Selena Humphreys’ name and face have popped up in the state and national news for about a decade. Most recently her story appeared on the front page of the Tennessean, and just a few weeks ago, a follow-up story to that one. Her photo has been in Newsweek, Time Life, USA Today and it also appeared on Channel 4 News and on Oprah. Selena acknowledges she’s fairly famous, but says all she wants is to be able to lead an everyday, simple life. Her yearning for an uncomplicated life, however, is not because she’s a celebrity smothered by paparazzi, nor is she a member of the royal family. There’s another reason.
“I just want to be someone’s wife someday, to have a home and dishes to wash,” she said. “I want to lead my life as a normal citizen and be able to walk out of my home and wave hello to my neighbor and go to my job — I want to know what it’s like to be loved and to feel normal — and to go to Wal-Mart and get groceries without having to worry who’ll see me.”
Selena sits in Winchester Inn’s room 109 surrounded by everything she owns. It is cramped but neatly stacked, and she knows exactly where to retrieve her scrapbook and photo album. She points to a school photo of a bright-eyed Selena around 10- or 11-yearsold. Turn the page and it’s several years later, and it is not easy to see the resemblance to that little schoolgirl because her face has been so drastically scarred due to burns from a meth lab explosion when she was just 15-years-old.
The old saying, “Do as I say, not as I do” does not usually seem to stick for any child. Selena was a curious 12-year-old. While watching the adults in her life enjoying drugs, one day she decided to try a little of this magic substance called meth, which belonged to her late mom’s boyfriend at that time.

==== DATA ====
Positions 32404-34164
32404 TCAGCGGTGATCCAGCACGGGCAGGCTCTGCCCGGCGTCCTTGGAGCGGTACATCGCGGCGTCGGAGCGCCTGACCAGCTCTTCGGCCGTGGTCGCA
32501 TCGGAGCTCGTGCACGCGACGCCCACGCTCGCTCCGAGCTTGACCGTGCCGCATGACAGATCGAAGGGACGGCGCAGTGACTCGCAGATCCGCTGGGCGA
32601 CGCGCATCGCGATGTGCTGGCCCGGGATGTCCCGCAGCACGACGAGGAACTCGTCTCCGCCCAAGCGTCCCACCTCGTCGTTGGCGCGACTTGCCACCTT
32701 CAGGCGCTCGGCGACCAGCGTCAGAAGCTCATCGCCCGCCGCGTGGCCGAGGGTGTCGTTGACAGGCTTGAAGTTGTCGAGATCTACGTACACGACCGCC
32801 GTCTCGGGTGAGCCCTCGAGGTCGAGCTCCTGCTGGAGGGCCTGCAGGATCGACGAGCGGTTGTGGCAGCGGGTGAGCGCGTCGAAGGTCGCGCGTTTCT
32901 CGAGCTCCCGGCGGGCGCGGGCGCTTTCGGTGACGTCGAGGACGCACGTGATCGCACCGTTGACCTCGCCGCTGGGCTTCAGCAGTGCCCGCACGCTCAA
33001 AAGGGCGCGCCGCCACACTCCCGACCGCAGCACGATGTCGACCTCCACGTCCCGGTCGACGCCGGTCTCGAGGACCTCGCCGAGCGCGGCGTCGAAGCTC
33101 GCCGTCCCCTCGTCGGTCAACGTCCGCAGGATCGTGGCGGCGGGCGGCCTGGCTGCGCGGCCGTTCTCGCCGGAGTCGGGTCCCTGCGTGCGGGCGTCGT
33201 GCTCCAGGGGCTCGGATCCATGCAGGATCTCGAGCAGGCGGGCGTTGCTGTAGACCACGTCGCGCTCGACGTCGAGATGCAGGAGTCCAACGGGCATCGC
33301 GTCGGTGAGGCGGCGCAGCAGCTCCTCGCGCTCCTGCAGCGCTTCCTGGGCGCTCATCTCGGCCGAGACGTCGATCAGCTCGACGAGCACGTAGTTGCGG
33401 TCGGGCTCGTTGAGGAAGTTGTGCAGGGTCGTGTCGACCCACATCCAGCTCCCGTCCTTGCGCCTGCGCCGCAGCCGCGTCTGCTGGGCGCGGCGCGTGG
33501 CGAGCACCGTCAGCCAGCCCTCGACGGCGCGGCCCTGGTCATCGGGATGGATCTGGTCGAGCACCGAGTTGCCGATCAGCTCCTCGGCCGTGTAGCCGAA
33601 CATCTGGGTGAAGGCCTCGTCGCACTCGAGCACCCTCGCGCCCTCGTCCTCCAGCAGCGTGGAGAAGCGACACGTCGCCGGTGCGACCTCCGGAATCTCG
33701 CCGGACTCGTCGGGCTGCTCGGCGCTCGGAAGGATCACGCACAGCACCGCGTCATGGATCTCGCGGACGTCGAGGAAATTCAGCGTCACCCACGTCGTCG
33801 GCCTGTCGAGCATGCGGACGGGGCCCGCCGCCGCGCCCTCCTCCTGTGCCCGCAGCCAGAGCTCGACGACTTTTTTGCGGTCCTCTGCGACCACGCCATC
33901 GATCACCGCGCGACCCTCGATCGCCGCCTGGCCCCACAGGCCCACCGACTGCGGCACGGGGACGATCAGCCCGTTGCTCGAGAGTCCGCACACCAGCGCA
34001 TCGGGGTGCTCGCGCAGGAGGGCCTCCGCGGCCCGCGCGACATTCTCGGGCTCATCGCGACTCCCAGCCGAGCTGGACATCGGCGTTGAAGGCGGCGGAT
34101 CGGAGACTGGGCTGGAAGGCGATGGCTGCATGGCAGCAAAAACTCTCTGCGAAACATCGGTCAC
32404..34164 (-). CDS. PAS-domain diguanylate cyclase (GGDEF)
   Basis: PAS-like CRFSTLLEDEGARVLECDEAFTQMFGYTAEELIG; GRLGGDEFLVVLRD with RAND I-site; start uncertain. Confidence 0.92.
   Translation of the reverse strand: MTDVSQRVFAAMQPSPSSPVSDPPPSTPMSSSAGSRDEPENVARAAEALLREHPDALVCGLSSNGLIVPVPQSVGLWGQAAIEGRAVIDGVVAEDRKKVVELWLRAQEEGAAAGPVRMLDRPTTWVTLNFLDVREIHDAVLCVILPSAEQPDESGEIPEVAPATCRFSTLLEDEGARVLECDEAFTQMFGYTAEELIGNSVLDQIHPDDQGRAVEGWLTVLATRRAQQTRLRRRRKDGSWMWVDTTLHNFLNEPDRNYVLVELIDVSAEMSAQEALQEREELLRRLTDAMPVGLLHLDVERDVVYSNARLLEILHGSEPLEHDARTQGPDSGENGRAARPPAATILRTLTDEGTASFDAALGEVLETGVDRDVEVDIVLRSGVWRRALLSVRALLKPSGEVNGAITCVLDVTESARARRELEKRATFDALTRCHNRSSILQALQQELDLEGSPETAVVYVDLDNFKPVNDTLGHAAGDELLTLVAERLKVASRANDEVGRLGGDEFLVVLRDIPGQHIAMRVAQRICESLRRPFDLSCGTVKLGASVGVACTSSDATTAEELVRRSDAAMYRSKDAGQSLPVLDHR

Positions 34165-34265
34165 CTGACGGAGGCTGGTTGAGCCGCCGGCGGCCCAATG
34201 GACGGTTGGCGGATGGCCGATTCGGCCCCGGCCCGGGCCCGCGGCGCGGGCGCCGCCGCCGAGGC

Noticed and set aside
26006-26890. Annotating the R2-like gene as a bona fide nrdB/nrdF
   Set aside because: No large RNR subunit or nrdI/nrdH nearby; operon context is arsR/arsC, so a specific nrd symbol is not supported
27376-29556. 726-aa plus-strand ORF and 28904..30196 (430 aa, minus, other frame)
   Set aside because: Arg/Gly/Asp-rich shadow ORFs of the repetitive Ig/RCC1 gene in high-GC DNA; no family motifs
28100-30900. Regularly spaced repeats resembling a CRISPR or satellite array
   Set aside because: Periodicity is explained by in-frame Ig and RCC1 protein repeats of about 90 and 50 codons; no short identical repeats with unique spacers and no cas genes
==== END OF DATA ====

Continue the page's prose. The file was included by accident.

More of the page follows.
“Being 12 of course I was sticky-fingered and thought, wow, what’s that? My mother was depressed, so she didn’t recognize anything different was going on with me.”
Selena discovered meth was indeed magic, pure exhilaration and, not knowing the extreme dangers, she wanted more and more.
“My first couple of hits gave me so much energy and a rush — it felt like Superman energy — I felt like I could do anything in the world —mentally and physically. My train of thought was higher, and I could think faster and my motivation was high —everything just comes so quick when you’re high on meth,” Selena recalled.
When her mother did find out, Selena simply stood her ground and told her not to even try to stop her because she was going to keep on using.
“Mama tried, but she was going through her own problems,” Selena said.
Soon, she was skipping school and eventually dropped out of seventh grade. By age 13, with the help of friends, she learned to make meth. It quickly became all she cared about and all she lived for. She kept using and started doing all the things adults do — and it felt like pure bliss — but for just a short while.
Selena was an experienced meth cooker by age 15, but cooking meth is always a gamble. She remembers the day a batch went bad.
“I was at a friend’s house cooking meth in a flask — the oldschool method — these days the shake and bake method is used. The room was draped off on all four sides with plastic all around to help keep the smell down.”
Selena talks about every detail.
“When the explosion happened, it started raining melted plastic that covered my body like a sheet. I looked down at my hands and saw my face melting like lard, dripping into my hands. The pain was so intense that I fainted, and when I came to a few minutes later, I was rolling around and that helped put the flames out — I guess I have a guardian angel.”
Selena ran outside and up the road, which helped save her life.
“I remember people trying to get me into a vehicle, and then an ambulance pulled up and I got in and then a few minutes later, I could hear a chopper coming.”
In critical condition, Selena was taken by helicopter ambulance to the Vanderbilt University Medical Center burn unit. She woke up two months later from a drug-induced coma. All her muscles had deteriorated.
“I had to learn how to walk, talk, eat, sleep — I was like an adult trapped in a baby’s body — it was so scary — imprisoned in my own body, I was helpless. I wouldn’t look into the mirror at first and when I finally did, I crumbled — both my mind and my heart were destroyed — I didn’t want to live any more, but try telling God that. The only thing that got me through was reading “Our Daily Bread,” which I did every day — still do.”
After a three-month hospital stay, she was discharged with a badly scarred face and claw-like hands with fingers permanently bent due to ligaments being burned into.
And yet, she still craved meth.